Wanna take a dip in 'Madhuri Dixit'?
The dhak dhak girl may no longer set the silver screen on fire, but a controversy surrouding her name's association with a lake in Arunachal Pradesh has caught fire.india Updated: Dec 18, 2006 18:20 IST
Madhuri Dixit might no longer set the silver screen afire, but she seems to have lit a naming controversy in India's land of the rising sun— Arunachal Pradesh.
Traditionalists among the local Monpa community have engaged in a cold war of sorts with the Army for “renaming” the mid-sized, often snow-covered Sangetsar Lake after the dhak dhak girl.
The lake is situated near the Indo-China border at 14,000 ft, about 42 km from Tawang.
Most lakes in Tawang district-Banggachang Lake for instance-are sacred for the Buddhists who dominate the area.
Sangetsar, formed by a landscape-reshaping earthquake in 1950, has no religious connection, but stumps of dead trees sticking out of its surface has over the years made it a prime tourist spot.
The serenity around this lake was disturbed after Rakesh Roshan used it as one of the backdrops for his film Koyla a decade ago.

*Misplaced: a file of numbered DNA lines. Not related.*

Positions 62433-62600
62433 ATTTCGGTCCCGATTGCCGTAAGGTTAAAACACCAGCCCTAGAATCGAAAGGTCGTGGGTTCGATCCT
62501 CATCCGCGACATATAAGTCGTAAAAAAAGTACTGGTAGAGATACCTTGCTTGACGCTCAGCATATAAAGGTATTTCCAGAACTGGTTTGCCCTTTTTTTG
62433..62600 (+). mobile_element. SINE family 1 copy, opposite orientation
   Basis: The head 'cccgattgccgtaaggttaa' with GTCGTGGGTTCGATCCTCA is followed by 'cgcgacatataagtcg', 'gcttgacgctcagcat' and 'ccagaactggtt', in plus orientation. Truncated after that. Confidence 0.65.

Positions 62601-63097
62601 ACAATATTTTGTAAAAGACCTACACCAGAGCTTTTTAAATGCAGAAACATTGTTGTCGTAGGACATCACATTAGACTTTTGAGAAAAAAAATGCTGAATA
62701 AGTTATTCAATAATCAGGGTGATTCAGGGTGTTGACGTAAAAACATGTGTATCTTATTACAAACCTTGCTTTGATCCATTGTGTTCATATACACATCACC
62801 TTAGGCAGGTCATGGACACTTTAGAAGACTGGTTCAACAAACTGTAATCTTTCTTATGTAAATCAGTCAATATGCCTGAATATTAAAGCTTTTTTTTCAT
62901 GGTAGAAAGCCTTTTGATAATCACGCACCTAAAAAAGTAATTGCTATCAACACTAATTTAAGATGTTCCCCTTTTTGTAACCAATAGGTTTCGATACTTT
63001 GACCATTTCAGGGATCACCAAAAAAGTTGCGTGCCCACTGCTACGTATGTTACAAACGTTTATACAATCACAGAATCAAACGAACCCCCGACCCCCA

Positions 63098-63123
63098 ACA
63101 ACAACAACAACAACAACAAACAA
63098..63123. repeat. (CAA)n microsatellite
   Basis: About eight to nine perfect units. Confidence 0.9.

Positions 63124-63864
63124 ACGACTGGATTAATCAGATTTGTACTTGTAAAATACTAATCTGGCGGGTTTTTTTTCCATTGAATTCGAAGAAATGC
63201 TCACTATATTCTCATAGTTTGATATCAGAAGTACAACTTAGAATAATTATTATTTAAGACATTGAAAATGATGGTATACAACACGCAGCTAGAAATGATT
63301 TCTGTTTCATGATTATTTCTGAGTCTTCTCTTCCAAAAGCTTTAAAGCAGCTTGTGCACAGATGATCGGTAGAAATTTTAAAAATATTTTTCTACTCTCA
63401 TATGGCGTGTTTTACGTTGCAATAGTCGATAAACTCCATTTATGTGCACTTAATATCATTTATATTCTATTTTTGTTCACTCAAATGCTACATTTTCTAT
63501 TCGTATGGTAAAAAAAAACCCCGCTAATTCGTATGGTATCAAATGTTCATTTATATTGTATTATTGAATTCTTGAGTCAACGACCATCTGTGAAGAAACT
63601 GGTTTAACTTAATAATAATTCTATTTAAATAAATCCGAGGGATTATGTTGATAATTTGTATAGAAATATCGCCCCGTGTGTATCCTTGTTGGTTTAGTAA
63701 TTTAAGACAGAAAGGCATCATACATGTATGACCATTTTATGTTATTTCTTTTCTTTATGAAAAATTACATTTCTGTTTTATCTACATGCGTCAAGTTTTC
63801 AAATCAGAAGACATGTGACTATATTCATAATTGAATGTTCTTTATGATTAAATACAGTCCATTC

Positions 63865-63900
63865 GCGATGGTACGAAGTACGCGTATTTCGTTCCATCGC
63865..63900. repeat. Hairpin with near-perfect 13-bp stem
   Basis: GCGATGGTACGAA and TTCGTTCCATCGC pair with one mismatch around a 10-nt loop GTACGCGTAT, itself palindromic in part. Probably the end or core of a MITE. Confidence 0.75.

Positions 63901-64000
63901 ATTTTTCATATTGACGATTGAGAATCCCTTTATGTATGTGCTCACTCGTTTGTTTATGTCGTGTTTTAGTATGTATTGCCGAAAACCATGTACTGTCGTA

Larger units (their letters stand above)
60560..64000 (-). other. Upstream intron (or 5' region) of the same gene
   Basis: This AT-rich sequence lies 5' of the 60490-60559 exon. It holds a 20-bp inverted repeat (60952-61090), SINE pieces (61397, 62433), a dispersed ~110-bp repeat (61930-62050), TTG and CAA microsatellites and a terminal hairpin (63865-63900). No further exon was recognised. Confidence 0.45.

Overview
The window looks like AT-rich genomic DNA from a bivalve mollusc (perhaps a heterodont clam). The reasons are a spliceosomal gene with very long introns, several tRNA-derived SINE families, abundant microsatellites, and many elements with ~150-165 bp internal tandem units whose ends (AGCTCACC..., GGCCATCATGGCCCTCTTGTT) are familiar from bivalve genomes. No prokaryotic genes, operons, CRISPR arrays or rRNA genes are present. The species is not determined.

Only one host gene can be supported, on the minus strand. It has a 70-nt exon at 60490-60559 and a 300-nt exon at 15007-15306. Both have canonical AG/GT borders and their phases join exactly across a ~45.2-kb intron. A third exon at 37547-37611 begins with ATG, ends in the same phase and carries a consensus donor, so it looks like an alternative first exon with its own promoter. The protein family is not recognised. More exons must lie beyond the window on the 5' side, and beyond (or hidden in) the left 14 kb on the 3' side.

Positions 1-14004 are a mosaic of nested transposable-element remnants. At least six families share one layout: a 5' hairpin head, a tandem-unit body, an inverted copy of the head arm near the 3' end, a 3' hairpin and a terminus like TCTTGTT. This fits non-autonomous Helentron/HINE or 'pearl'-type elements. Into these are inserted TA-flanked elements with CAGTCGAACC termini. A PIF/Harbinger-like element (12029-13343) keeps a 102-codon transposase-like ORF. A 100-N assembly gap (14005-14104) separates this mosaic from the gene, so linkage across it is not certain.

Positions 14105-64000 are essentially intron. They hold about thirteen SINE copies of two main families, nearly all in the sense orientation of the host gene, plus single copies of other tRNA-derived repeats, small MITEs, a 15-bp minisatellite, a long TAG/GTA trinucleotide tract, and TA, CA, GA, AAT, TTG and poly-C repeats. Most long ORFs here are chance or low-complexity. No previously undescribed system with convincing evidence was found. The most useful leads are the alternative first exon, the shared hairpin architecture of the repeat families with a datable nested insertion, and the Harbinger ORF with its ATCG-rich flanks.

The producers sought the help of soldiers to shoot the film on the harsh, icy terrain. The troops subsequently began referring to the lake as 'Madhuri'.
“The name has stuck like a virus and our youngsters, infatuated as they are with Hindi films, have been infected so much that the original name of the lake is at stake,” says a senior district official.
Agrees Khiren Rijiju, MP from Arunachal West. “There are people trying to capitalize on Madhuri Dixit in the name of tourism, but it is better to have less tourists than tamper with the identity of a local landmark.
Besides, there are other, more attractive, spiritually and historically lakes in the area, that need marketing,” he said.
Army officials deny they have been tampering with local names. “If the people associate an actress with the lake, we cannot help it. The Army believes in protecting the heritage of any place. You can never replace the original; besides, Sangetsar is a sweeter name than Madhuri for a lake,” says Colonel Narendra Singh, spokesperson of the Army's 4th Corps that guards the frontier.